¶¶ 18-19. Dr. Rigueur disputes that they discussed
PTSD; instead, he asserts that their discussion focused on
the medication the plaintiff had been prescribed.
Rigueur asserts that he does not believe the plaintiff's
migraines were caused by the increased dosage of Buspirone.
Docket No. 28 at ¶ 35. He explains that the plaintiff
had been taking Buspirone for a long time without incident
and the increase in dosage was minor. Id. at ¶
35. He also notes that the plaintiff had been dealing with
migraines for a very long time. Id. Dr. Rigueur also
discounts the plaintiff's assertion that he suffered
withdrawal symptoms when he stopped taking Buspirone and
Trazadone within a week of Dr. Rigueur's prescription.
Id. at ¶ 36. Dr. Rigueur explains that those
medications would not cause withdrawal symptoms because they
do not induce dependence, especially in such a short amount
of time. Id. at ¶ 37.
Rigueur prescribed Tegretol (also called Carbamazepine) in
place of the discontinued medications to help address the
plaintiff's complaints of nightmares, impulsivity, and
rage. Docket No. 28 at ¶ 37; Docket No. 68 at
¶¶ 19-20. Dr. Rigueur also requested that health
services schedule a follow-up appointment for four weeks
later. Docket No. 68 at ¶ 20. He placed the order for
Tegretol that same day, and health services sent a notice to
the plaintiff to stop taking Buspirone and Trazadone. Docket
No. 28 at ¶ 30. Dr. Rigueur explains that he does not
have access to the medication room and is unable to provide
medication directly to his patients. Id. at ¶
66. The plaintiff did not receive the medication until ten
days later. Id. at ¶ 51. He asserts that he
experienced withdrawal symptoms as a result of the delay.
services failed to schedule the follow-up appointment
requested by Dr. Rigueur. Docket No. 68 at ¶ 29. Dr.
Rigueur explains that he does not personally manage his
schedule; health services is responsible for scheduling
requested appointments. Id.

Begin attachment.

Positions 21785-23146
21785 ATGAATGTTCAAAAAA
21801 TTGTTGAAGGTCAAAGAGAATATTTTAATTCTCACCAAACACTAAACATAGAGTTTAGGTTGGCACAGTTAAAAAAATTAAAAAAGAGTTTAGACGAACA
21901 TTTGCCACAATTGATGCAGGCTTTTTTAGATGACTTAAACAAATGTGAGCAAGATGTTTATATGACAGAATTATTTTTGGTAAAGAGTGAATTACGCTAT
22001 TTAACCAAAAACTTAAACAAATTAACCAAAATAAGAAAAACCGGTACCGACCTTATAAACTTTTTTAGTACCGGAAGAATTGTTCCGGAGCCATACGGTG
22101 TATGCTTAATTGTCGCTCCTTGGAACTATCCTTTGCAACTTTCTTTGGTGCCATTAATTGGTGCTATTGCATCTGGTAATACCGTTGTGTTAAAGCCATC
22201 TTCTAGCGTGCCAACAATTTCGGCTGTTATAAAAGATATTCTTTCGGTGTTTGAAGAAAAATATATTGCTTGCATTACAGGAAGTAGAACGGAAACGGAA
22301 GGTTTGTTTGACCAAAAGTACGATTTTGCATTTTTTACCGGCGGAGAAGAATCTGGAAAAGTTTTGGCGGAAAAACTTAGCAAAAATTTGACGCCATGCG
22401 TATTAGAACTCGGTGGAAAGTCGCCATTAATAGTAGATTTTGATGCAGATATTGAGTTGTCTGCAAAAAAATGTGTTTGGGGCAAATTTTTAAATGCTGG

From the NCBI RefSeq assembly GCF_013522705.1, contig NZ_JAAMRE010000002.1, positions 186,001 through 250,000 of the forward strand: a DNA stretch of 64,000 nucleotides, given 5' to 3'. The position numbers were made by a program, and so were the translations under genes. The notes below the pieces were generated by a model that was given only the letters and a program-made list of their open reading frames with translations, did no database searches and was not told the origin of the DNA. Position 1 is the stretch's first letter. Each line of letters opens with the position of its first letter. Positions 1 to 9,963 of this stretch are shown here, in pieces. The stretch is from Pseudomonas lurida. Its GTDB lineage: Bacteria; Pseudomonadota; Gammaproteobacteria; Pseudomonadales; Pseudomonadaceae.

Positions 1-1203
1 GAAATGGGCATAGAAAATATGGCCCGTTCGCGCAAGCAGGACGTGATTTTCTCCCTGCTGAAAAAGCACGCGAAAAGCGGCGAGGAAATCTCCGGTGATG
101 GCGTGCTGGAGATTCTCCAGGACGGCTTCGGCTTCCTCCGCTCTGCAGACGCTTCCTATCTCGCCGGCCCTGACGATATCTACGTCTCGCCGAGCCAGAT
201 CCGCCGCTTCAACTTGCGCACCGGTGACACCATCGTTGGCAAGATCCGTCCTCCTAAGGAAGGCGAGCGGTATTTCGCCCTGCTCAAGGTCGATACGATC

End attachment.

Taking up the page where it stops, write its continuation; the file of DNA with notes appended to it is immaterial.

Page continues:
little less than three months later, on January 17, 2017, the
plaintiff submitted an HSR asking to be referred to a
psychiatrist to stop Tegretol because he was gaining weight
in his stomach and chest, developing “man boobs,
” had diarrhea with dark green stool, dry mouth,
unusual movement of his eyelids, and extreme drowsiness.
Docket No. 28 at ¶ 52. Health services responded that it
would refer his request to the psychiatrist. Id.
week later, Dr. Van Buren, the plaintiff's psychologist,
met with the plaintiff. Docket No. 28 at ¶ 53. Dr. Van
Buren's report indicates that the plaintiff told her he
was experiencing a depressed mood on and off but said he was
currently feeling ok. Id. The plaintiff denies
telling her he was ok, although there is no dispute that this
is recorded in her report. Docket No. 68 at ¶ 31.
According to her report, he also said he was having
nightmares of prior trauma and was increasingly irritated
with other inmates and noise. Docket No. 28 at ¶ 53. Dr.
Van Buren decided to continue to monitor the plaintiff and
schedule him to take the “Trauma Symptom Index-2”
in a few weeks. Id. Dr. Van Buren met with the
plaintiff again on February 21, 2017, while he was in
segregation. Id. at ¶ 57. She noted that the
plaintiff reported having nightmares, but he did not say that
he was punching and kicking walls. Docket No. 21 at ...